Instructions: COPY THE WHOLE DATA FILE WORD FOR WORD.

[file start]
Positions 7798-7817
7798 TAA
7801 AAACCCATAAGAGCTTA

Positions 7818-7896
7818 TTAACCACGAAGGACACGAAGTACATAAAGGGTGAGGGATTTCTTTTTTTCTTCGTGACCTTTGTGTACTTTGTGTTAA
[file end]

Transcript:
Positions 7798-7817
7798 TAA
7801 AAACCCATAAGAGCTTA

Positions 7818-7896
7818 TTAACCACGAAGGACACGAAGTACATAAAGGGTGAGGGATTTCTTTTTTTCTTCGTGACCTTTGTGTACTTTGTGTTAA